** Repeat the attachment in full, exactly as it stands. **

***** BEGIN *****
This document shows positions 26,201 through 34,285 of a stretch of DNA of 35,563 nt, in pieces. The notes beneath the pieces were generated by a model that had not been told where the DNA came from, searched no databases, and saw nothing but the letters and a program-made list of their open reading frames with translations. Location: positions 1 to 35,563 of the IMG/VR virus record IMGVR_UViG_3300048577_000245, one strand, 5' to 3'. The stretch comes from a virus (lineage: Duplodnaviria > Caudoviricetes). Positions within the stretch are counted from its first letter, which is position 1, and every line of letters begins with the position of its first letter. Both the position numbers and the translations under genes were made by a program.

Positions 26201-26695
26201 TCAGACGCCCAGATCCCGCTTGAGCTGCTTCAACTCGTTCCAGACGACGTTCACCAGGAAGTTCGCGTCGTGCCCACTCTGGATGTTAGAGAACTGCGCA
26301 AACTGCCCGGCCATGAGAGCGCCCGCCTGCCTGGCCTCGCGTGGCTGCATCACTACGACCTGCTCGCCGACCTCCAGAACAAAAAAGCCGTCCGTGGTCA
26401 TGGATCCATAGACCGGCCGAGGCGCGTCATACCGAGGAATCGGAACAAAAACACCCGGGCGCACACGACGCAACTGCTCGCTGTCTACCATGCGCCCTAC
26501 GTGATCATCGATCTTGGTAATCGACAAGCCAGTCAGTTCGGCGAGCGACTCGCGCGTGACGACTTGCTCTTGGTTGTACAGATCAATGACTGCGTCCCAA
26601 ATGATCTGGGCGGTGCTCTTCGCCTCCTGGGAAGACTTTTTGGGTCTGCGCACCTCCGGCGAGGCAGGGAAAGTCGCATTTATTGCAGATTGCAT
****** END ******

This document shows positions 26,201 through 34,285 of a stretch of DNA of 35,563 nt, in pieces. The notes beneath the pieces were generated by a model that had not been told where the DNA came from, searched no databases, and saw nothing but the letters and a program-made list of their open reading frames with translations. Location: positions 1 to 35,563 of the IMG/VR virus record IMGVR_UViG_3300048577_000245, one strand, 5' to 3'. The stretch comes from a virus (lineage: Duplodnaviria > Caudoviricetes). Positions within the stretch are counted from its first letter, which is position 1, and every line of letters begins with the position of its first letter. Both the position numbers and the translations under genes were made by a program.

Positions 26201-26695
26201 TCAGACGCCCAGATCCCGCTTGAGCTGCTTCAACTCGTTCCAGACGACGTTCACCAGGAAGTTCGCGTCGTGCCCACTCTGGATGTTAGAGAACTGCGCA
26301 AACTGCCCGGCCATGAGAGCGCCCGCCTGCCTGGCCTCGCGTGGCTGCATCACTACGACCTGCTCGCCGACCTCCAGAACAAAAAAGCCGTCCGTGGTCA
26401 TGGATCCATAGACCGGCCGAGGCGCGTCATACCGAGGAATCGGAACAAAAACACCCGGGCGCACACGACGCAACTGCTCGCTGTCTACCATGCGCCCTAC
26501 GTGATCATCGATCTTGGTAATCGACAAGCCAGTCAGTTCGGCGAGCGACTCGCGCGTGACGACTTGCTCTTGGTTGTACAGATCAATGACTGCGTCCCAA
26601 ATGATCTGGGCGGTGCTCTTCGCCTCCTGGGAAGACTTTTTGGGTCTGCGCACCTCCGGCGAGGCAGGGAAAGTCGCATTTATTGCAGATTGCAT